Secondly, why are we going through this change?  Well, the new translation is much closer – almost mechanically so – to the original Latin.  Official Catholic prayers for the last 1,500 years or more have been composed in Latin.  The words have very specific meanings.  And so the new translation adheres much more closely - in vocabulary, sentence structure, entirely – to the Latin original.

So, why do we want to be so close to the Latin?  Well, in actually it is not something we want so much as something that the Vatican wants.  To explain this let me tell you a story.  Back in May, 2009 I had the great benefit of a tour of Turkey hosted by a group of Moslems who live in California.  As part of this tour I found myself in a restaurant named “Friend” in Turkish, just north of the city of Antalya (gorgeous place on the Mediterranean Coast).  This restaurant is situated next to a fast flowing stream filled with trout, and of course the specialty of the place is trout.  While enjoying my fresh trout lunch I was listening to our Turkish tour guide explain that the greatest number of tourists to Turkey each year come from Russia, the second most from Germany, third most from Scandinavia, and so on, with Britain down the list and the US even farther down.  “But” I objected, “in all the museums and sights the signs are not in Turkish and Russian or German, but rather in Turkish and English.” The guide looked at me condescendingly as a dumb American and replied, “But everyone speaks English.”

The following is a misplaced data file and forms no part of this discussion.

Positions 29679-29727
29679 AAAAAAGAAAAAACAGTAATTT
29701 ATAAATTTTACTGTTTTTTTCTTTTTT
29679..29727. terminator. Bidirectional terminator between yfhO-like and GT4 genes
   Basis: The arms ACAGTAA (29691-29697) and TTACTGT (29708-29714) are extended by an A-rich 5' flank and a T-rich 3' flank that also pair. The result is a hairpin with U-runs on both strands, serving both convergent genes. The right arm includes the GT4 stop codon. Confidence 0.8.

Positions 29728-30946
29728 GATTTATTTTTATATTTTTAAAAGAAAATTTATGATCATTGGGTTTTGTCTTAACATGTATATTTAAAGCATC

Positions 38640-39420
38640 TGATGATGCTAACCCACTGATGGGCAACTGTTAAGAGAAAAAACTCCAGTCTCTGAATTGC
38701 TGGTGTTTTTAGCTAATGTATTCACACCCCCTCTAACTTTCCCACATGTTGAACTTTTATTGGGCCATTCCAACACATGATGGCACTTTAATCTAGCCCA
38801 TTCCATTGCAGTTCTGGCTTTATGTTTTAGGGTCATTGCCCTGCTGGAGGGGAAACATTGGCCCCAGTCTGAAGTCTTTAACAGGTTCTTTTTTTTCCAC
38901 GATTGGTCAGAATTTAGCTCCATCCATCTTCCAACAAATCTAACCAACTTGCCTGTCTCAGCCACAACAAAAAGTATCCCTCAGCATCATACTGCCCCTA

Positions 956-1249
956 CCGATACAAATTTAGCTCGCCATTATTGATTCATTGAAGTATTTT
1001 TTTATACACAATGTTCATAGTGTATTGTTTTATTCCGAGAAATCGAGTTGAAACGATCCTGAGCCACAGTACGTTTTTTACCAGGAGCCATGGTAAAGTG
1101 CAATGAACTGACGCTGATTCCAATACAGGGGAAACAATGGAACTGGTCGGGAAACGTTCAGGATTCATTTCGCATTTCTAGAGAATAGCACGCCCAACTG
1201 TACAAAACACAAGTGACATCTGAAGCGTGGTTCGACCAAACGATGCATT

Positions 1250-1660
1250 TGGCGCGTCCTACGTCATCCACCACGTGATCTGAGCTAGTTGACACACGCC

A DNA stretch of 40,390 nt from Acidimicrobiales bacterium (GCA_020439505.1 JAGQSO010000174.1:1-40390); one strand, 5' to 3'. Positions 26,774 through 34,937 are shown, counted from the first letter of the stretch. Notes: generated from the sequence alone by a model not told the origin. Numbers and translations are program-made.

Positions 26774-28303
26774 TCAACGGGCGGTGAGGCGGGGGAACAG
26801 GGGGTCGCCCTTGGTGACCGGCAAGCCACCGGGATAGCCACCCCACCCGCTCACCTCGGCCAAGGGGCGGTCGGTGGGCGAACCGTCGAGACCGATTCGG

And this is true.  In science, transportation, business, medicine, English rules supreme.  And this dominance of English also affects liturgy and theology.  People who do not speak Latin (a dead language, after all) will look not to the Latin originals of liturgical prayers, but to English.  So out of concern that the liturgical prayers remain true to the original compositions, the Vatican cares greatly about the fidelity of the English translation to the Latin.

In addition, the NRM translation is more clearly Scriptural.  One of the great accomplishments of Vatican Council II was to introduce and familiarize Catholics with the Bible.  The NRM makes the Scriptural allusions in the Mass prayers clearer.  So for example, in Eucharistic Prayer III, where we previously said “from East to West”, we will now pray ‘from the rising of the sun to its setting…”, which is a clearer allusion to Psalm 113:3, Malachi 1:11, and Isaiah 45:6, as well as being considerably more poetic.